No. Neither students nor schools can appeal or challenge the application of the 150% limit. However, if there is a reporting error that causes a borrower to lose eligibility for or interest subsidy on Direct Subsidized Loans, the Department will work to correct such errors. Such a correction, depending on a borrower’s circumstances, may result in a reinstatement of Direct Subsidized Loan eligibility and/or eligibility for interest subsidy or eligibility for Direct Subsidized Loans. [December 20, 2013]

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  • OTH-Q4: How is remedial coursework treated under the 150% limit?

    OTH-A4:

    Direct Subsidized Loans received for enrollment in remedial coursework, as distinguished from preparatory coursework, is treated the same as any other undergraduate coursework. [December 20, 2013]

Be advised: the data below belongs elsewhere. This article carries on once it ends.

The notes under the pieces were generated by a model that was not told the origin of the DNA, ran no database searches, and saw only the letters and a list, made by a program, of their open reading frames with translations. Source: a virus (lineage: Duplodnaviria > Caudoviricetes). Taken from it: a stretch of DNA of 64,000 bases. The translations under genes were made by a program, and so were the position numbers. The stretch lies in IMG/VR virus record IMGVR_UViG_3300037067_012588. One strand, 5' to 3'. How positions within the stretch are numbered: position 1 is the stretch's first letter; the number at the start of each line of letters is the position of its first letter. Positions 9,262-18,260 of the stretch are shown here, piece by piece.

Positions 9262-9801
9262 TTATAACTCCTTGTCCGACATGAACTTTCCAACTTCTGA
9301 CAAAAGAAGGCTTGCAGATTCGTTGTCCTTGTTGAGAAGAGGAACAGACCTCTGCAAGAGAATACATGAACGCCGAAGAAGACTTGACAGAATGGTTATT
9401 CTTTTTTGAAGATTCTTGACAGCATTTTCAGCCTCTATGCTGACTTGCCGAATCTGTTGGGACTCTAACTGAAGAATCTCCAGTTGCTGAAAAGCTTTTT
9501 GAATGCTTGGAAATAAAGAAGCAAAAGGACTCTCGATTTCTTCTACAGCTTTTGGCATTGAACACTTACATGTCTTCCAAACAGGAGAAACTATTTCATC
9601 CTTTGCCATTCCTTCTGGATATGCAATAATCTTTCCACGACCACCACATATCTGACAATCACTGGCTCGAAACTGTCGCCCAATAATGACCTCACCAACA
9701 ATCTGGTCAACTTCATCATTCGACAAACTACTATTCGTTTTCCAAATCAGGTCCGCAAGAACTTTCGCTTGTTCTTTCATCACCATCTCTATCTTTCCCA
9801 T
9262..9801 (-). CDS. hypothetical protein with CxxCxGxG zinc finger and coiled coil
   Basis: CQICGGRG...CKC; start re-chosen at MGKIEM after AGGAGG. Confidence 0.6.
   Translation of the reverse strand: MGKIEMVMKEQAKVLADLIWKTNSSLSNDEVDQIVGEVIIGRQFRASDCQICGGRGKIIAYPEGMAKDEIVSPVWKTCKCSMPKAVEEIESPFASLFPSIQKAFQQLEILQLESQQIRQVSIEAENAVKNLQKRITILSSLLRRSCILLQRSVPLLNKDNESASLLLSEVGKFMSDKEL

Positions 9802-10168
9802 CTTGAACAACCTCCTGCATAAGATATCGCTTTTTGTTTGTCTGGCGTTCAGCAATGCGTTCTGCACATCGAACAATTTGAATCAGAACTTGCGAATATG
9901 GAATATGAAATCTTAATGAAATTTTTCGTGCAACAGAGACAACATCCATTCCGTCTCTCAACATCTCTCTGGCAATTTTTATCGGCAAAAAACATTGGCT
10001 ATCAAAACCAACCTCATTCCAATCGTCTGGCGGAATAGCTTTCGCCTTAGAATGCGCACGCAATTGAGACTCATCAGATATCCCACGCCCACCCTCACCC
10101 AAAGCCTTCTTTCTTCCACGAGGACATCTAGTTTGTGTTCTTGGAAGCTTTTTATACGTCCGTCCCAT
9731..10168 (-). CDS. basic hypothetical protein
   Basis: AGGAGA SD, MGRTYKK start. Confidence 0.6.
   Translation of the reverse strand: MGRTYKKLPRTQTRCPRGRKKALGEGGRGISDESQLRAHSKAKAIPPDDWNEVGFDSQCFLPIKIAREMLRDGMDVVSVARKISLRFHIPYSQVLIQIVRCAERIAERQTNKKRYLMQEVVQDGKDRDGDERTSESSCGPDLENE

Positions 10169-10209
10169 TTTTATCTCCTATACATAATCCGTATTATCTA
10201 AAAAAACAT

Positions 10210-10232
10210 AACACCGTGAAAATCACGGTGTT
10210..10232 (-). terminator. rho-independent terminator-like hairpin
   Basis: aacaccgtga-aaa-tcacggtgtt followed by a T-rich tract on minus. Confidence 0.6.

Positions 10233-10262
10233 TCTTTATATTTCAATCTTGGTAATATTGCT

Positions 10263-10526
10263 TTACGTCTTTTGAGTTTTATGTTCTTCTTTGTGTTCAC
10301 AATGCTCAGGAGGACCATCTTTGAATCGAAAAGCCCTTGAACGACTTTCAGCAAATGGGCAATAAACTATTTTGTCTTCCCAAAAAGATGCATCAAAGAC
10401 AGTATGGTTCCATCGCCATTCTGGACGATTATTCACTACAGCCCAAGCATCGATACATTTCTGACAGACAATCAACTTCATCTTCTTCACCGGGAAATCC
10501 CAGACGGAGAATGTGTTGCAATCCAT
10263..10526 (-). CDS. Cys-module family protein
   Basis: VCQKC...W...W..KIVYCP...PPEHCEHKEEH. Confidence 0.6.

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  • OTH-Q5: What is the difference between Credential Level 4 (post-baccalaureate certificate program) and Credential Level 8 (graduate/professional certificate) in COD and NSLDS?

    OTH-A5:

    A post-baccalaureate certificate program is a program that, while designed for students who have at least a bachelor's degree, has been classified by the school as an undergraduate rather than a graduate/professional level program (Credential Level 4).

    A certificate program that is designed for students who do not have a bachelor's degree is not a post-baccalaureate certificate program. Instead, the program is considered an undergraduate diploma/certificate program (Credential Level 1).

    A graduate/professional certificate program is a program that is designed for students who have completed at least a bachelor's degree and has been classified by the school as a graduate/professional program (Credential Level 8). [July 13, 2015]